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University Licensing: Harnessing or Tarnishing Faculty Research?

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  • Jerry Thursby
  • Marie Thursby

Abstract

The central issue we consider is whether university patent licensing, afforded by the Bayh-Dole Act, has diverted universities away from their basic research mission. The act, passed in 1980, was intended to stimulate the transfer of federally funded research to industry. While statistics on licensing activity suggest that it has served this purpose, they have also fueled debates as to whether licensing has also led faculty to abandon basic research agendas. We show that, quite to the contrary, when realistic complexities of the research environment are taken into account, it is just as natural to expect basic research productivity to have been enhanced by licensing. Our evidence on disclosure, funding, and publications (their nature and impact) of faculty in 11 universities lends credence to the notion that, rather than diverting faculty research, licensing is part of a flurry of activities that can be associated with fundamental discoveries from fairly basic research.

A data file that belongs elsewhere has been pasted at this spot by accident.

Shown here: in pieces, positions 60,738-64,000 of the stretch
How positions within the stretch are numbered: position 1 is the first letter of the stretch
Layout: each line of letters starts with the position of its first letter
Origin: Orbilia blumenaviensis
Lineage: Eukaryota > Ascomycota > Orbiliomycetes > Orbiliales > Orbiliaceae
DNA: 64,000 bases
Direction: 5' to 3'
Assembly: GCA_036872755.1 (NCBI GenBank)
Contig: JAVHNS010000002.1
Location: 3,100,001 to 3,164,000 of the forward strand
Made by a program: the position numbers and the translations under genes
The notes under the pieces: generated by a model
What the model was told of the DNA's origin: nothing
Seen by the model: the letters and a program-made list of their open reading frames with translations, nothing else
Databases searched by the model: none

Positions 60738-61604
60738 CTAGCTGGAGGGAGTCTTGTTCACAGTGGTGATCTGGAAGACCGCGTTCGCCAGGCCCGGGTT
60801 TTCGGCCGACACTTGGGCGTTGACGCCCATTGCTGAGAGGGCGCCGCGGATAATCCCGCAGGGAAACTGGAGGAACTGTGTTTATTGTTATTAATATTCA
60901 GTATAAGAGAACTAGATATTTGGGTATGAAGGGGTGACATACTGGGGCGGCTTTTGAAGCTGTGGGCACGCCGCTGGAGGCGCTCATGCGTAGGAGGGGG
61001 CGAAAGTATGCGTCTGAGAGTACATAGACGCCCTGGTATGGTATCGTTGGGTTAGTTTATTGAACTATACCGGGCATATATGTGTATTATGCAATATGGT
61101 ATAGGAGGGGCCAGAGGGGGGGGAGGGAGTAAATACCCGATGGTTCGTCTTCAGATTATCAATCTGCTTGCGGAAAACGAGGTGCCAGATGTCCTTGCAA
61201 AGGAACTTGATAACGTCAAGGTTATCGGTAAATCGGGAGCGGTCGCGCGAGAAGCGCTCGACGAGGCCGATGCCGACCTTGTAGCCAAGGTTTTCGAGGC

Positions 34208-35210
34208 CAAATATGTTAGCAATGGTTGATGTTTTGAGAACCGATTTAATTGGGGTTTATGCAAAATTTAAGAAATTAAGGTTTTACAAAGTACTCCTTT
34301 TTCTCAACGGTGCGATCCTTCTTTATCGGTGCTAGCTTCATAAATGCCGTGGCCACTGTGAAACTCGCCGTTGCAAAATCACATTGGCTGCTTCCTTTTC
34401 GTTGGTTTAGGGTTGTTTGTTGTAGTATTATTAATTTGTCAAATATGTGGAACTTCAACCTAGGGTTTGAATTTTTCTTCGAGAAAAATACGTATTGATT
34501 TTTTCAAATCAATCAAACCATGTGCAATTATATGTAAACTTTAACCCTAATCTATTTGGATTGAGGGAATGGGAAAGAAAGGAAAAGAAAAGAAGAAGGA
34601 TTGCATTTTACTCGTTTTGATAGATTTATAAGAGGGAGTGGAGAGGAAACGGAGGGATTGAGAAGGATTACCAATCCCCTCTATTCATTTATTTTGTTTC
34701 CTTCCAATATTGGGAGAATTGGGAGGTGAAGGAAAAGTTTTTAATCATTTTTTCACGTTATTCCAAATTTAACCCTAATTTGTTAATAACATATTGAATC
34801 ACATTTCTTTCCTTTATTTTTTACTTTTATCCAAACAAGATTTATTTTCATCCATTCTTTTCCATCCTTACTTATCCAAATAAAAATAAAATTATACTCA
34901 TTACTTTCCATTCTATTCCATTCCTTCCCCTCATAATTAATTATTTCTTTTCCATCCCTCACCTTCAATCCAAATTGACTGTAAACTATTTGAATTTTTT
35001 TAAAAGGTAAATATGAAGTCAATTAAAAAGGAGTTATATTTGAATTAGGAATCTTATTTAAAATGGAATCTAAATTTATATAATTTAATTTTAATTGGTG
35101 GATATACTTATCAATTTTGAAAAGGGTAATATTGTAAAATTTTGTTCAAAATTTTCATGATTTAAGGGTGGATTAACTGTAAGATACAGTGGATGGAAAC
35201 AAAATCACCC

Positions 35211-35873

Suggested Citation

  • Jerry Thursby & Marie Thursby, 2010. "University Licensing: Harnessing or Tarnishing Faculty Research?," Innovation Policy and the Economy, University of Chicago Press, vol. 10(1), pages 159-189.
  • Handle: RePEc:ucp:ipolec:doi:10.1086/605856
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    19. Scott Stern, 2004. "Do Scientists Pay to Be Scientists?," Management Science, INFORMS, vol. 50(6), pages 835-853, June.
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    21. Thursby, Jerry G. & Thursby, Marie C., 2011. "Faculty participation in licensing: Implications for research," Research Policy, Elsevier, vol. 40(1), pages 20-29, February.
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    Cited by:

    1. Erika Färnstrand Damsgaard & Marie C. Thursby, 2013. "University entrepreneurship and professor privilege," Industrial and Corporate Change, Oxford University Press, vol. 22(1), pages 183-218, February.
    2. Thursby, Jerry G. & Thursby, Marie C., 2011. "Faculty participation in licensing: Implications for research," Research Policy, Elsevier, vol. 40(1), pages 20-29, February.
    3. Thursby, Jerry G. & Thursby, Marie C., 2011. "Has the Bayh-Dole act compromised basic research?," Research Policy, Elsevier, vol. 40(8), pages 1077-1083, October.

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